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"I do not really get to do much topical material."

A scholarly paper gives that sentence, and it then comments: "Really" performs the function of emphasizer vs. adjunct.

What does it mean by "emphasizer vs. adjunct"?

Thank you

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closed as general reference by Andrew Leach, Carlo_R., MετάEd, tchrist, StoneyB Oct 2 '12 at 0:57

This question is too basic; it can be definitively and permanently answered by a single link to a standard internet reference source designed specifically to find that type of information.If this question can be reworded to fit the rules in the help center, please edit the question.

The context should be able to answer that. – Kris Sep 26 '12 at 13:39
Adjunct; emphasizer -- something which emphasises. The phrase means "[functions as] something which emphasises rather than as a disposable adjunct". – Andrew Leach Sep 26 '12 at 13:47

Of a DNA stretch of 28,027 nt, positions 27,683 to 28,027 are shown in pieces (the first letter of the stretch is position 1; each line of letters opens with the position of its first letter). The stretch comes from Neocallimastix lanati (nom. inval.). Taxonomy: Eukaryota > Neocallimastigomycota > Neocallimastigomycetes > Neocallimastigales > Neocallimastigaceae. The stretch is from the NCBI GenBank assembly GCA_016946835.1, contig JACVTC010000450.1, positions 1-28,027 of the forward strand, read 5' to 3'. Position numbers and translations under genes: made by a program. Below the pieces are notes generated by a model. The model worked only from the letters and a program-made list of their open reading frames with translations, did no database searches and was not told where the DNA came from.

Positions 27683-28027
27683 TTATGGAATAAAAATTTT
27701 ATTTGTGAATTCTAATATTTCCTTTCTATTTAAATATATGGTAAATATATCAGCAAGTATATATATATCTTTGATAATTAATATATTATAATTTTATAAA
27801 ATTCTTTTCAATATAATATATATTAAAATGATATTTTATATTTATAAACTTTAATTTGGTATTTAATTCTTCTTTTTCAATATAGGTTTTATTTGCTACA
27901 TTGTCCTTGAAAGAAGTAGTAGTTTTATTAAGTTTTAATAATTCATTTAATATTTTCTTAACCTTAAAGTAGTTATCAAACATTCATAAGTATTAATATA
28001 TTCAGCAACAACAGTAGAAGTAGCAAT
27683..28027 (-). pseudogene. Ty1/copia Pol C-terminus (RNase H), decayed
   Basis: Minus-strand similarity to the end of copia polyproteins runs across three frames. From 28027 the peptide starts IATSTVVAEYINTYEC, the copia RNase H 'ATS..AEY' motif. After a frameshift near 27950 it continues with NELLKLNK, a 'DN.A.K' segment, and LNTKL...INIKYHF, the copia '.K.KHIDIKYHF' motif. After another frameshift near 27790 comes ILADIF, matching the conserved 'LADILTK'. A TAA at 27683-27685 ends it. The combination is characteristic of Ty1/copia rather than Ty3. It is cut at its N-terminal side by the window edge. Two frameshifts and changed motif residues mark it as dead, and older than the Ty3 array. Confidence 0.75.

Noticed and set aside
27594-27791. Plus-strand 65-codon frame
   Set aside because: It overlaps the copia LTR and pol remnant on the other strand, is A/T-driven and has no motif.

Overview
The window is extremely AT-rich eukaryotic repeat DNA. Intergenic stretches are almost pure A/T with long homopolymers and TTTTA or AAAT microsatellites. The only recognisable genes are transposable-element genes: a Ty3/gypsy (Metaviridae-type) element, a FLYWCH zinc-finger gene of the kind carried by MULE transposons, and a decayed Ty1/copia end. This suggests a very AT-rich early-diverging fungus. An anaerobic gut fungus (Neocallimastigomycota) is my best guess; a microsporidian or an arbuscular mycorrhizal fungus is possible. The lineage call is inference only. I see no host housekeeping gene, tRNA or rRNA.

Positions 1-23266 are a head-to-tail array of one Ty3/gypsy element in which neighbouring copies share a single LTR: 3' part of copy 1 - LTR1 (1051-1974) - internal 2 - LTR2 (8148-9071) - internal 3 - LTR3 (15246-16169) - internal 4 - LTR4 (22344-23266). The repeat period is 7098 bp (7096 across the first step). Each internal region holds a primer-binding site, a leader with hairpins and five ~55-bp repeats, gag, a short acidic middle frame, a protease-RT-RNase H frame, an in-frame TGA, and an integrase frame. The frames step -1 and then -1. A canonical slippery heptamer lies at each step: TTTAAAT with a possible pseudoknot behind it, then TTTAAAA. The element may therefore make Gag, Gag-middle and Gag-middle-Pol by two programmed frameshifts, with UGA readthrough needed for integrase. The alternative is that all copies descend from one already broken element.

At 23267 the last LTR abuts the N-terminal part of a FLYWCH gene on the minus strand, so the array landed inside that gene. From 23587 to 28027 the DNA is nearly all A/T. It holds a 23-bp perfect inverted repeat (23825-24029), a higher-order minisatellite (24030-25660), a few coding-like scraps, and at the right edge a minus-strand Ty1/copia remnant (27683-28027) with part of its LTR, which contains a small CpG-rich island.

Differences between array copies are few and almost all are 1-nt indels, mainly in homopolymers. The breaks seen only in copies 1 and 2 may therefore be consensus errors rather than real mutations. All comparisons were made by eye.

"I do not really get to do much topical material."

In this sentence, really, isn't necessary. However, it emphasizes that you don't get do much topical material.

As Andrew Leach had linked in his comment:

an adjunct is an optional, or structurally dispensable, part of a sentence, clause, or phrase that, when removed, will not affect the remainder of the sentence


"I do not get to do much topical material"

The sentence is fine without 'really'.

The phrase emphasizer vs adjunct, going off assumption, is that the sentence contains both, an emphasis and an adjunct. And depending on the rest of context that you did not give, the "scholarly" paper may have been arguing what kind of sentence that was; regardless of all of that, I'd have to also agree with Kris that the context should be able to answer that.

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Thank you very much for all the replies and the link. – james Sep 27 '12 at 10:53

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